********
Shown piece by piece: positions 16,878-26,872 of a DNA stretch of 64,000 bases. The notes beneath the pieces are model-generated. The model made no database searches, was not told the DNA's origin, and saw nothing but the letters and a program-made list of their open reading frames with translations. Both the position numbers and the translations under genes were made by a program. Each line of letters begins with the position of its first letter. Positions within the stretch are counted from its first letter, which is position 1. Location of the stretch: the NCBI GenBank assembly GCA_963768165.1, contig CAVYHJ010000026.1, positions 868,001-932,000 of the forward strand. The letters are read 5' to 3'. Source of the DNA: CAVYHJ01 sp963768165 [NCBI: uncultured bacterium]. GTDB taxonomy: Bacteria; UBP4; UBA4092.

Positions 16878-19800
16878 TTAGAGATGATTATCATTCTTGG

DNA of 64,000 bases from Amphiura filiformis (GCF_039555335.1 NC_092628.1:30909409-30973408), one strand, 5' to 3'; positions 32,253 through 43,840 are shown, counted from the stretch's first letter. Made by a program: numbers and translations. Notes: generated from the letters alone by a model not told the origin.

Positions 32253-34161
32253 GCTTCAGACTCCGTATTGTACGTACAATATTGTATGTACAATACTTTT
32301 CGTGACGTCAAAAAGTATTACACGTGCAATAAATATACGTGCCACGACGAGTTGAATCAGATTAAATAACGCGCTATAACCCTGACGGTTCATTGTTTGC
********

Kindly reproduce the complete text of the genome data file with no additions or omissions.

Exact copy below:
Shown piece by piece: positions 16,878-26,872 of a DNA stretch of 64,000 bases. The notes beneath the pieces are model-generated. The model made no database searches, was not told the DNA's origin, and saw nothing but the letters and a program-made list of their open reading frames with translations. Both the position numbers and the translations under genes were made by a program. Each line of letters begins with the position of its first letter. Positions within the stretch are counted from its first letter, which is position 1. Location of the stretch: the NCBI GenBank assembly GCA_963768165.1, contig CAVYHJ010000026.1, positions 868,001-932,000 of the forward strand. The letters are read 5' to 3'. Source of the DNA: CAVYHJ01 sp963768165 [NCBI: uncultured bacterium]. GTDB taxonomy: Bacteria; UBP4; UBA4092.

Positions 16878-19800
16878 TTAGAGATGATTATCATTCTTGG

DNA of 64,000 bases from Amphiura filiformis (GCF_039555335.1 NC_092628.1:30909409-30973408), one strand, 5' to 3'; positions 32,253 through 43,840 are shown, counted from the stretch's first letter. Made by a program: numbers and translations. Notes: generated from the letters alone by a model not told the origin.

Positions 32253-34161
32253 GCTTCAGACTCCGTATTGTACGTACAATATTGTATGTACAATACTTTT
32301 CGTGACGTCAAAAAGTATTACACGTGCAATAAATATACGTGCCACGACGAGTTGAATCAGATTAAATAACGCGCTATAACCCTGACGGTTCATTGTTTGC